FIGS. 6, 8, 11 and 12 show the box flap control and the heat sealing equipment. As the box 10 moves from position 94 to position 96, it encounters a plow 104 which is seen in plan view in FIG. 8 (FIG. 9A for the bottom of the box).
The left hand end of plow 104 (as viewed in FIG. 6), rides over the box flaps 12-18, pressing them downwardly and out of the way. The paper end liner 22 passes through a slot 106 which brings the sides of the "bag" together in a face-to-face confrontation.
Means are provided for stretching the "bag" top during heat sealing in order to prevent puckers or pleats which could leak air in the heat sealededge. More particularly, a conveyor 110 (FIGS. 11, 12) transports two pair of fingers 112, 114. Each of these fingers has two pincer members 116, 118which pinch the top edge 22 of the "bag" near the ends 26, 28, which were formed by spreading the fingers 88, 90. The pinch is high enough on the edge 22 of the "bag" to pass above one or more heating elements 120 which activate a heat sensitive adhesion on the "bag". After the adhesive is activated, rollers (not shown) squeeze the hot edges together to form the well-known seal formed on bags of potato chips, cereal, and the like.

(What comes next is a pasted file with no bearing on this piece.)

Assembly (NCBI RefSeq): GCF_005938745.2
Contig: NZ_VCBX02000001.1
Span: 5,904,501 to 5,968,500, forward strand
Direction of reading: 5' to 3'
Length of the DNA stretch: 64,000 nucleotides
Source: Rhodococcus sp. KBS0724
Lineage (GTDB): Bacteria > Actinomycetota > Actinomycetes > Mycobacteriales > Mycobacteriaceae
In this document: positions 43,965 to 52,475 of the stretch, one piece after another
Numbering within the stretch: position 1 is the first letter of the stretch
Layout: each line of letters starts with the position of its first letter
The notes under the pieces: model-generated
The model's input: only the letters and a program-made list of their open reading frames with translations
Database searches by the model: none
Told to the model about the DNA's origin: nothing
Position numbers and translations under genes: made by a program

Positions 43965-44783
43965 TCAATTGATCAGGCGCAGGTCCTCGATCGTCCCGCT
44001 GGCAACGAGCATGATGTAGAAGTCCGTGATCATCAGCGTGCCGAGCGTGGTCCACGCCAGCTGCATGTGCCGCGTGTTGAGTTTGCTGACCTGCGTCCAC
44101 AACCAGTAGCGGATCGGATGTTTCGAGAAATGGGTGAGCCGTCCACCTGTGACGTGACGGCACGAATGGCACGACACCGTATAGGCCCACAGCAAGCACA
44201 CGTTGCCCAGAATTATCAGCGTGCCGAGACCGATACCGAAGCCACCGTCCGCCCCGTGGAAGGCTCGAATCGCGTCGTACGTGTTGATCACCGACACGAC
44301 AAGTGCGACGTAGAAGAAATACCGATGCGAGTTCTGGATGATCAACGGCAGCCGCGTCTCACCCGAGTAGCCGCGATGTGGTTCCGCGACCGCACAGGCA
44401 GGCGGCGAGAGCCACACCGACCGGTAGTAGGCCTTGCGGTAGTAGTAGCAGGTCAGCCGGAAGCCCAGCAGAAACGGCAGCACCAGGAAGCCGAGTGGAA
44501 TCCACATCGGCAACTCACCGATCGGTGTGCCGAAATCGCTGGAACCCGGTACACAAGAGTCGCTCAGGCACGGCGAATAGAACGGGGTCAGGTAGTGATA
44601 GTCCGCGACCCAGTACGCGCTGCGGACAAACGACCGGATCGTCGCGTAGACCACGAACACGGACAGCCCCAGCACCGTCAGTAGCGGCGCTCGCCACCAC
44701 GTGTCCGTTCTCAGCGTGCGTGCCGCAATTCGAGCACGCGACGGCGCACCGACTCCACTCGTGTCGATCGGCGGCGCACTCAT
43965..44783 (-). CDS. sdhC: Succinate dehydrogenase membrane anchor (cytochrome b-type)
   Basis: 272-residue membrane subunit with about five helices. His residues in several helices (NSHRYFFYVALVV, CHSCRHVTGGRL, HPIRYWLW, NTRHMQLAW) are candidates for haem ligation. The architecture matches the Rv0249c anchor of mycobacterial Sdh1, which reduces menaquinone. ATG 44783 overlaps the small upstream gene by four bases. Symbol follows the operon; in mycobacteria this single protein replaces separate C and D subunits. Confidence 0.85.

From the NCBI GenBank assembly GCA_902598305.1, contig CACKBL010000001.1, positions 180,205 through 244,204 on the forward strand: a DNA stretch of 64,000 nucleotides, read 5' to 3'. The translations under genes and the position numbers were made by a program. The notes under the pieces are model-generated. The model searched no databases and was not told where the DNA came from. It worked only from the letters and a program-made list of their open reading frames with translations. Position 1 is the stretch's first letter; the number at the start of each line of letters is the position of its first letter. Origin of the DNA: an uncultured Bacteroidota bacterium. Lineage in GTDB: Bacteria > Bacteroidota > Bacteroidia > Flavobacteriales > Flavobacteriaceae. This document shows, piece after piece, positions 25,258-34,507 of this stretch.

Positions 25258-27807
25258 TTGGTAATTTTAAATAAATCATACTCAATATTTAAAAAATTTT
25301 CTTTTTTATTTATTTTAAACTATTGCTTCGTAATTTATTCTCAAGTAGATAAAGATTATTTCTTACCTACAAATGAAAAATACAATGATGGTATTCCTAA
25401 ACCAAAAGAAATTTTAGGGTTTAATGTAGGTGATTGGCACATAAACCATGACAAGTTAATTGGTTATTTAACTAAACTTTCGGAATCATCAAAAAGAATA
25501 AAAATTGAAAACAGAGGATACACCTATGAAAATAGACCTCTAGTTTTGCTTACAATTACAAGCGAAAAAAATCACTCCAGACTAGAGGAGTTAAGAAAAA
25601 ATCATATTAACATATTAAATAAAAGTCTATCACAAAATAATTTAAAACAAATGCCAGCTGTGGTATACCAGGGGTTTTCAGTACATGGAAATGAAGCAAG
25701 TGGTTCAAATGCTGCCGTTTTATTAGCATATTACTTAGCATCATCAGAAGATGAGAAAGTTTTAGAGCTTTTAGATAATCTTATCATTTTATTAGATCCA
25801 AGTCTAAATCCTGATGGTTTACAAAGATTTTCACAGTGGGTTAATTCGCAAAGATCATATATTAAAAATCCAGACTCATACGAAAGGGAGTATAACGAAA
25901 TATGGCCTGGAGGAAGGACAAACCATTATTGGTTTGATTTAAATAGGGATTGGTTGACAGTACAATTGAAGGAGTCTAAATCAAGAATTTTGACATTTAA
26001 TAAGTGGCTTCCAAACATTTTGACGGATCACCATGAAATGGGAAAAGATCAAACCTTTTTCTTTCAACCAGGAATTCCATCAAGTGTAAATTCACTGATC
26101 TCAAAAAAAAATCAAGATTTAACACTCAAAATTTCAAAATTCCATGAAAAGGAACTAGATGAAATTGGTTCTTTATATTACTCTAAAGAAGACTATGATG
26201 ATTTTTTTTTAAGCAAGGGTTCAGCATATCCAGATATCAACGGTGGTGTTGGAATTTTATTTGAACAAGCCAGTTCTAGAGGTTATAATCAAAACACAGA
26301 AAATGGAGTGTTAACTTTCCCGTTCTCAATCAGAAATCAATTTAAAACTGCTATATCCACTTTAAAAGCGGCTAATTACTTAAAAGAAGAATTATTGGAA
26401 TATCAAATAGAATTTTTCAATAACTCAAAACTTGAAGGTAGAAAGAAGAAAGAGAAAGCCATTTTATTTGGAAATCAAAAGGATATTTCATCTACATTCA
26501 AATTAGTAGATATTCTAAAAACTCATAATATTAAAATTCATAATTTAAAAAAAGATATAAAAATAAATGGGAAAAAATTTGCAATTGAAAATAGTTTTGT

It is important that the sides of the "bags" be in a smooth, and flush confrontation at the time of sealing, with no pucker, pleat, or the like, which could leave an air hole that might lead to a contamination of the product. In order to assure such a smooth fitting seal, the trailing one of the fingers 112, 114 is pivot mounted to have some limited degree of freedom to swing outwardly, as shown by arrow A (FIG. 12).